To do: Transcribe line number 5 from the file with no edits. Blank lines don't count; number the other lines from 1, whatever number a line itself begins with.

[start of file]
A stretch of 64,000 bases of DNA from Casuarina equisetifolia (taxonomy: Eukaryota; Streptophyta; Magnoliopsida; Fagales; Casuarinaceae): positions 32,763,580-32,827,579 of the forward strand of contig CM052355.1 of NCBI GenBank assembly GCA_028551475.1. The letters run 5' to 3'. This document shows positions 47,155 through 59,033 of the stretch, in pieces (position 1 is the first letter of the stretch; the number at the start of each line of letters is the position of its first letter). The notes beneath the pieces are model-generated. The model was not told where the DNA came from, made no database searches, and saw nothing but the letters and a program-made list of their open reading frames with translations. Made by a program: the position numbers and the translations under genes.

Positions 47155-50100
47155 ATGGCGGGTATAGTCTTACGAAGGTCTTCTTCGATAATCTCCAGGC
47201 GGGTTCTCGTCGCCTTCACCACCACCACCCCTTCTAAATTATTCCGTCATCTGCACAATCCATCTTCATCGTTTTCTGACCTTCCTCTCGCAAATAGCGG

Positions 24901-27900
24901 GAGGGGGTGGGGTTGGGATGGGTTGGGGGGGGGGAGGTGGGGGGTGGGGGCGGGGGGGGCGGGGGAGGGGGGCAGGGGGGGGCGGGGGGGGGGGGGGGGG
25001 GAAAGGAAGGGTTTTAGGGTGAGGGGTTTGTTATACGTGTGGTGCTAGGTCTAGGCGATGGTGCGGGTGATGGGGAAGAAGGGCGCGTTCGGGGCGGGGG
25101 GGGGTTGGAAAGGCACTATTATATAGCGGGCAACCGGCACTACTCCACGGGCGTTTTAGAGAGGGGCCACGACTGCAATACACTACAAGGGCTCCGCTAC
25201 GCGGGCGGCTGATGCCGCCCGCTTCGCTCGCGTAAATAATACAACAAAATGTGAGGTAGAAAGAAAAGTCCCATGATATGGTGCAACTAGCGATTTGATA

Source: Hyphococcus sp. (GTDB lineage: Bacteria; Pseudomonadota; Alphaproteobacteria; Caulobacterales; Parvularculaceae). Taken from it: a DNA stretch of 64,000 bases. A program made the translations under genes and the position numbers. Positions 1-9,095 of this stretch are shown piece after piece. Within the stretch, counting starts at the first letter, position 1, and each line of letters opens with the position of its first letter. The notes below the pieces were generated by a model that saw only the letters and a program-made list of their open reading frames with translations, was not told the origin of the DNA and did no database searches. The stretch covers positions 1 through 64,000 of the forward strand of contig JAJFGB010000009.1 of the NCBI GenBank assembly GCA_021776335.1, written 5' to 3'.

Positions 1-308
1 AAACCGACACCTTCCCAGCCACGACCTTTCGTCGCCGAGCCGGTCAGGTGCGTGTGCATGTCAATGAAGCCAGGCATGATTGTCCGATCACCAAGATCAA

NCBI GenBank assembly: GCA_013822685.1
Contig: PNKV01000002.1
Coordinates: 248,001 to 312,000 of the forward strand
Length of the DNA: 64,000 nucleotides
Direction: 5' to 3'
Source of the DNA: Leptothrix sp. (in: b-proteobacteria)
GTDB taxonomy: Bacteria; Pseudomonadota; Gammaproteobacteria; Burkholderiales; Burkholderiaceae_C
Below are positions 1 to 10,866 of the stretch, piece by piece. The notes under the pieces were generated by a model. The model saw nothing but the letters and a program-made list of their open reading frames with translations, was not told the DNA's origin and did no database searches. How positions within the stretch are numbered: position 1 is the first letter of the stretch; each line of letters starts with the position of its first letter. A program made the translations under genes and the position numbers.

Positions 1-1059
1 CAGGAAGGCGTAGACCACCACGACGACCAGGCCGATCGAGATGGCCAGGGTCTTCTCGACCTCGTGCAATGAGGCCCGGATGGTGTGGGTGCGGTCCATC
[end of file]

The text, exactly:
Positions 24901-27900